inevident

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English[edit]

Etymology[edit]

in- +‎ evident

Adjective[edit]

inevident (comparative more inevident, superlative most inevident)

  1. Not evident; obscure.
    • 1660, Joseph Hall, “Good Security: A Comfortable Discourse of the Christians Assurance of Heaven,” in The Shaking of the Olive-Tree: The Remaining Works of that Incomparable Prelate Joseph Hall, London: J. Crooke, p. 267,[1]
      Our Schoolmen make distinction of a certainty, evident, and inevident. Evident, which ariseth out of the clearness of the object it self; and the necessary connection of the termes, as that the whole is greater then a part. Inevident, which arises not so much out of the intrinsecal truth of the proposition it self, as out of the veracity and infallibleness of the party that affirmes it.
    • 1750, Jeremiah Seed, “Sermon III. The usual Objections against Revelation, founded in Ignorance,” in The Posthumous Works of Jeremiah Seed, 2nd edition, Volume I, p. 83,[2]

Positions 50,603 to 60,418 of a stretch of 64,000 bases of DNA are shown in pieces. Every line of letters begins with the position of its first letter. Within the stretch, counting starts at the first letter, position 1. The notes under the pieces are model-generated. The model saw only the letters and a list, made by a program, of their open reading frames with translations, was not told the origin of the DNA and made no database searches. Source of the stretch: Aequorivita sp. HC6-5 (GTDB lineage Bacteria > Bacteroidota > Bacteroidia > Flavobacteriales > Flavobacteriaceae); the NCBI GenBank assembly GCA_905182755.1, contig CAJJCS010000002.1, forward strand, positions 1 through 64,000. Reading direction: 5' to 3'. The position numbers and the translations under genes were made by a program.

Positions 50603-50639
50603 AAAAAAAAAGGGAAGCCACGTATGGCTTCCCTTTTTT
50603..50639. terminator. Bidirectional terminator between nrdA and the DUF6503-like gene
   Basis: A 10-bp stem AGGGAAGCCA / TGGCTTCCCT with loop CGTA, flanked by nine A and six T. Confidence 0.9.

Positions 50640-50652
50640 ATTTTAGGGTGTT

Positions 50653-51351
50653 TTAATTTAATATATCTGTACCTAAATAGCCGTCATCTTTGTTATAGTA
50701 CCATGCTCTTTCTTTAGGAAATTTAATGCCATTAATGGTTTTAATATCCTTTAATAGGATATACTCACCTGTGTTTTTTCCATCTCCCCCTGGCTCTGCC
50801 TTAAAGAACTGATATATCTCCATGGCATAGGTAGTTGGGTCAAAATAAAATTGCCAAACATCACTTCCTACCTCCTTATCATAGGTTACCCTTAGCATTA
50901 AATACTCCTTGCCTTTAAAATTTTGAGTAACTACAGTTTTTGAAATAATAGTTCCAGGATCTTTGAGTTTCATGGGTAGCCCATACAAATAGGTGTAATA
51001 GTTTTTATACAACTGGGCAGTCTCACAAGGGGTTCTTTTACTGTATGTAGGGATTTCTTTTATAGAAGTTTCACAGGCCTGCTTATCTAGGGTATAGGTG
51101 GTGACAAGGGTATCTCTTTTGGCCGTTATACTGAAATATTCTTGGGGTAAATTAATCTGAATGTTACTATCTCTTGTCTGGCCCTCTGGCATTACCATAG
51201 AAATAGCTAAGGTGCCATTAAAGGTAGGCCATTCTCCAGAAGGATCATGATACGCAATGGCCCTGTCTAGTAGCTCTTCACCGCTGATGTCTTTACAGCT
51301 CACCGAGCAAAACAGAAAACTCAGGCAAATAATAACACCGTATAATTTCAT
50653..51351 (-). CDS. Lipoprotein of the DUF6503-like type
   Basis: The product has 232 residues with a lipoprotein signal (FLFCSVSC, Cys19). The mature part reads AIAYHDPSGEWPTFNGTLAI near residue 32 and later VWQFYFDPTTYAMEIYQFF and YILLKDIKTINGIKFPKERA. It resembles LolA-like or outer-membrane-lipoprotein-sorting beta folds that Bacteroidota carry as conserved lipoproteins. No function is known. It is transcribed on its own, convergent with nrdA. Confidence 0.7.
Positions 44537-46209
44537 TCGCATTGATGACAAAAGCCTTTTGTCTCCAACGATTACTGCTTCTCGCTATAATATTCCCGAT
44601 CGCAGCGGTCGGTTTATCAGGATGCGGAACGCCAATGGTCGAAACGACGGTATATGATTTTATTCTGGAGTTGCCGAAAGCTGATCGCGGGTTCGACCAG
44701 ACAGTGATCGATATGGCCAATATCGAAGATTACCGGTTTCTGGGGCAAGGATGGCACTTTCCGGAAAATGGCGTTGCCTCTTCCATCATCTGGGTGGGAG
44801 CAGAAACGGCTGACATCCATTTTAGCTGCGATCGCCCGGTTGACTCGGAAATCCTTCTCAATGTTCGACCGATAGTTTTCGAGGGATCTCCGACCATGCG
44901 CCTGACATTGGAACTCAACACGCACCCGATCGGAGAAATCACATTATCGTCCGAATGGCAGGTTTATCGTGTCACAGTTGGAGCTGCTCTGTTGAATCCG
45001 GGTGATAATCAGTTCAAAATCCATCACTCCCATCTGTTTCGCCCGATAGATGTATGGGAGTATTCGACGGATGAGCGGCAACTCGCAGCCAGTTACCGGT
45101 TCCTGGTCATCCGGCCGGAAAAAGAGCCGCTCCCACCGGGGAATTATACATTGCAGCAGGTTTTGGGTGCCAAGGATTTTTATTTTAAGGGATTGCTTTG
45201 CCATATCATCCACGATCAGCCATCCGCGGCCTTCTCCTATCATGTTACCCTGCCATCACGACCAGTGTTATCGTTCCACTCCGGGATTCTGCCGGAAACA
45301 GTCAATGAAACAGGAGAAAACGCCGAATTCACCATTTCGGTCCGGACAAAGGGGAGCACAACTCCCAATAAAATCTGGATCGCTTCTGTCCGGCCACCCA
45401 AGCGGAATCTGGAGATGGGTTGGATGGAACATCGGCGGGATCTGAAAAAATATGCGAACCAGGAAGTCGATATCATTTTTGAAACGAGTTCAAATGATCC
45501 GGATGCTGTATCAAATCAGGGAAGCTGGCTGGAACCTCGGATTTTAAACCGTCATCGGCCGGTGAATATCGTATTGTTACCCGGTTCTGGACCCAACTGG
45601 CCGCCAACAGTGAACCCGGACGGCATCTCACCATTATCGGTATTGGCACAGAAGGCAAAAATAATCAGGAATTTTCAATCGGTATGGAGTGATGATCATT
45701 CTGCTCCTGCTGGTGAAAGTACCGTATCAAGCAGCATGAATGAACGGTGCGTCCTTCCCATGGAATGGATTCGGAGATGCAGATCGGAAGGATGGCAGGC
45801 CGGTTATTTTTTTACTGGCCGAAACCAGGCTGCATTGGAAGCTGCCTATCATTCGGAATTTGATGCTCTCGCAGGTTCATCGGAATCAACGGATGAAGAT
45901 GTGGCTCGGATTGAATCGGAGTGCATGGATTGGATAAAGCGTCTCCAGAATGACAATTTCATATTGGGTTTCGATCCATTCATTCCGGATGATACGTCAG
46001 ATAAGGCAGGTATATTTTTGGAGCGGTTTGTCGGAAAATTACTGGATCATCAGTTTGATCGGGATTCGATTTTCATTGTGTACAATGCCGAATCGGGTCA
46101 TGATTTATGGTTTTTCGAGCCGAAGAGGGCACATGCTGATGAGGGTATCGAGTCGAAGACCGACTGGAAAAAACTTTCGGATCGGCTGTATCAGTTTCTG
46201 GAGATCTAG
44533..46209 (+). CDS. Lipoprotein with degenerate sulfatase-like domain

[] the Deist assents to Things inevident in themselves, without any Ground or Reason at all; the Christian assents to Things inevident in themselves upon the Authority of God.
    • 1895, John Oliver Hobbes (pseudonym of Pearl Mary Teresa Craigie), The Gods, Some Mortals, and Lord Wickensham, New York: D. Appleton & Co., Chapter 12, p. 144,[3]
      It was not within the compass of her imagination to even suspect the peril she had escaped, nor was it in the measure of her nature to gauge the inevident strength of the man she thought so destitute of virility.
    • 1948, Ernest Nicole, Normal and Abnormal Psychology, London: George Allen & Unwin, Part Two, Chapter One, pp. 39-40,[4]
      [] suppose a man grows up with a strong sense of guilt that provides him with a constant though inevident stress, and then he later suffers a serious bereavement in consequence of which he develops a state of acute depression characterised by delusions of sin and unworthiness. The bereavement accounts for the occurrence of the depression, but it affords no explanation as to why the accompanying delusions are of unworthiness []

Derived terms[edit]